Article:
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ChaosInc
2005-Jan-11, 03:24 AM
The space elevator topic has come-up a few times, but one (among many)of the reasons it seems to go away is the tethers always seem to require some exotic material. My question is, could a pilot system be tried in orbit about the moon? I think that we might be able to produce the tether with something more ordinary, like graphite composites. A tether orbiting the moon would also seem to be useful for future science missions.

The Supreme Canuck
2005-Jan-11, 03:29 AM
I actually brought something like this up before:

http://www.badastronomy.com/phpBB/viewtopic.php?t=17165

Some interesting information in that thread. Hope it helps.

ChaosInc
2005-Jan-11, 03:43 AM
Yes, I should have dug around a bit before posting. Thanks!

But wouldn't it be possible in direct opposition to the earth? Not an ideal location for maximizing utility.

Another question I've had about tethers is wouldn't they be able to generate their own power, like the space shuttle experiment?

The Supreme Canuck
2005-Jan-11, 03:48 AM
I just remembered that I have a few reference materials:

http://flightprojects.msfc.nasa.gov/pdf_files/elevator.pdf
http://www.space.com/businesstechnology/technology/space_elevator_020327-1.html
http://www.firstscience.com/site/articles/elevator.asp

A lunar space elevator seems to be possible only if you place it at one of the Moon-Earth L points. Is that what you mean by opposition?

And yes, the tether should be able to generate it's own power; it can also generate thrust by running current through it.

the_shaggy_one
2005-Jan-11, 06:46 AM
If you ran a space elevator through one of the earth-moon L points, the gravitational forces on it wouldn't be nearly as strong as they would with one on the earth. I think I remember reading somewhere that we could build one with kevlar. I'll look for a link.

Nicolas
2005-Jan-11, 03:36 PM
Blank spot in my mind here, but I thought the shuttle tether generated power because it was moved through the magnetosphere. How would a tether close to the moon generate power? Is solar radition there the source and is it strong enough?

sidmel
2005-Jan-11, 05:27 PM
Just think, you could combine the idea behind a thermal generator and space elevator to generate Gigawatts of power and beam them to the Earth! Image the thermal differentiation between the Earth's atmosphere to space! :D

***Edit to add the possesive to Earth.

The Supreme Canuck
2005-Jan-11, 11:20 PM
Blank spot in my mind here, but I thought the shuttle tether generated power because it was moved through the magnetosphere. How would a tether close to the moon generate power? Is solar radition there the source and is it strong enough?

Oh, crud. I was thinking of a medium Earth orbit to high Earth orbit tether. #-o

It wouldn't work for one anchored to the ground. Thanks.

Van Rijn
2005-Jan-12, 11:31 AM
Blank spot in my mind here, but I thought the shuttle tether generated power because it was moved through the magnetosphere. How would a tether close to the moon generate power? Is solar radition there the source and is it strong enough?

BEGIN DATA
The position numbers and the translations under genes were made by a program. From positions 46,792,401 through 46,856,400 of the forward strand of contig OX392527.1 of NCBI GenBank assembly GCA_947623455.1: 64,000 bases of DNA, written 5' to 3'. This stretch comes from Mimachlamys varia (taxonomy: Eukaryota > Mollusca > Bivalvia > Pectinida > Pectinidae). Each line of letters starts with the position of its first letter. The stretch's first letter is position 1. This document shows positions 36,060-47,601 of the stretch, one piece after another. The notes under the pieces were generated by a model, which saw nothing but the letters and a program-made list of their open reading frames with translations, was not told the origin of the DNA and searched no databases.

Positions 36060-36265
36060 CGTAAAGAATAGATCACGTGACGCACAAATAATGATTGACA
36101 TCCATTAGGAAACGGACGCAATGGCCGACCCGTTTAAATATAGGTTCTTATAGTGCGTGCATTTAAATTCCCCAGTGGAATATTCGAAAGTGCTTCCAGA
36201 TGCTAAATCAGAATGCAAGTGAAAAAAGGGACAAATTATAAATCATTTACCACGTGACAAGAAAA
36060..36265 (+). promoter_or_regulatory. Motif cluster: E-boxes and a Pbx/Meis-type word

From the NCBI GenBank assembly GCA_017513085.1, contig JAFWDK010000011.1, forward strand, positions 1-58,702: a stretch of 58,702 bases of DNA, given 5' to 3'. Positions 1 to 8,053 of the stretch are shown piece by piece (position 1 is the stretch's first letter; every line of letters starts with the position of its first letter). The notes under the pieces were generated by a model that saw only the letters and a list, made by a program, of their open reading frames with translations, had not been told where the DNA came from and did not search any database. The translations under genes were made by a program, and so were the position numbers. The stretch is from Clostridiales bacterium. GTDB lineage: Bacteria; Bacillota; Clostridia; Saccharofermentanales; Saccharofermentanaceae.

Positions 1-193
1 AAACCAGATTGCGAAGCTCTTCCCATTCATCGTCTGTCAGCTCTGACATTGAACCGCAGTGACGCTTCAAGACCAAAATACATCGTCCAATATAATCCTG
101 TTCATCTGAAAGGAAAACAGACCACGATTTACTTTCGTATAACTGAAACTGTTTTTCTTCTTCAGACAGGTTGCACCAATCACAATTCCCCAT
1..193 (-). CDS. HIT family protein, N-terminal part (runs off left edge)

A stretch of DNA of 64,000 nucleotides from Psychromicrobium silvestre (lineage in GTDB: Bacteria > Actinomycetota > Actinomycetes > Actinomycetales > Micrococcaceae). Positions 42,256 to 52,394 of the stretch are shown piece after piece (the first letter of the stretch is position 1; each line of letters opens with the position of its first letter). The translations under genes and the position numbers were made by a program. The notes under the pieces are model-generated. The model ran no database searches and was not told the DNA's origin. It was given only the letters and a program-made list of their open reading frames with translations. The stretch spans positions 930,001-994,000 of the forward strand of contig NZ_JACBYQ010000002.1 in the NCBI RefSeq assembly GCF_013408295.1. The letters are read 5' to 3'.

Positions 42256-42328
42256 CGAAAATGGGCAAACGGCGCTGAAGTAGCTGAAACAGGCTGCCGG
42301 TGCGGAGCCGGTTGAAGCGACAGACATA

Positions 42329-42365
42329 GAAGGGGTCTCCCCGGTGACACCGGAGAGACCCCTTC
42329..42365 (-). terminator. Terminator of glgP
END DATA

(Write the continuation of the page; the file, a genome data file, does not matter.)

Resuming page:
Google on "electrodynamic tether"

Some text from here: (http://www.islandone.org/LEOBiblio/SPBI1ET.HTM)


The electrodynamic tether is an aluminum wire orbiting the Earth. Electrons are extracted from the adjacent ionosphere, enter the wire at one end, and leave it at the other end. The Earth magnetic field generates voltage in the wire. The electrodynamic tether is similar to an electric motor; it can either convert its orbital energy to electric energy (generator), or it can convert electric energy to orbital energy (propulsion). It is the most efficient when it operates in the area of the highest conductivity of the ionosphere: the altitude of 350 km and the sunny side of the Earth. The conductivity drops to 20% of the maximum value at the altitude of 1500 km.

That's simplified - it isn't just an aluminum wire - but that's the idea.

There are some tricks where you could extract energy by stealing energy from the Earth's rotation. There are also tricks with momentum transfer: Take rock from a conveniently located asteroid and send it in the "down" elevator, then extract the energy just as you do with water through a dam.

Energy for a lunar tether? You could use a nuclear reactor, solar panels at the "zero g" point, or beamed power. I like the rotovator and other relatively short tether concepts over the fixed Lagrange point designs.

Nicolas
2005-Jan-12, 11:43 AM
Energy for a lunar tether? You could use a nuclear reactor, solar panels at the "zero g" point, or beamed power. I like the rotovator and other relatively short tether concepts over the fixed Lagrange point designs.

I think you missed what I was referring too. I thought, and it seems I was correct, that the tether generated power because it moved through a magnetic field (ionosphere), just like a wire moving through a magnetic field generates electricity in a generator. Therefore, I thought it would generate very lttle to no electric energy when located at the moon, because the magnetic field around the moon is much smaller compared to the ionosphere of the earth. Your examples as energy sources for the elevator could work of course, but I was referring to the tether in itself generating power, as with the shuttle experiment.


There are some tricks where you could extract energy by stealing energy from the Earth's rotation. There are also tricks with momentum transfer: Take rock from a conveniently located asteroid and send it in the "down" elevator, then extract the energy just as you do with water through a dam.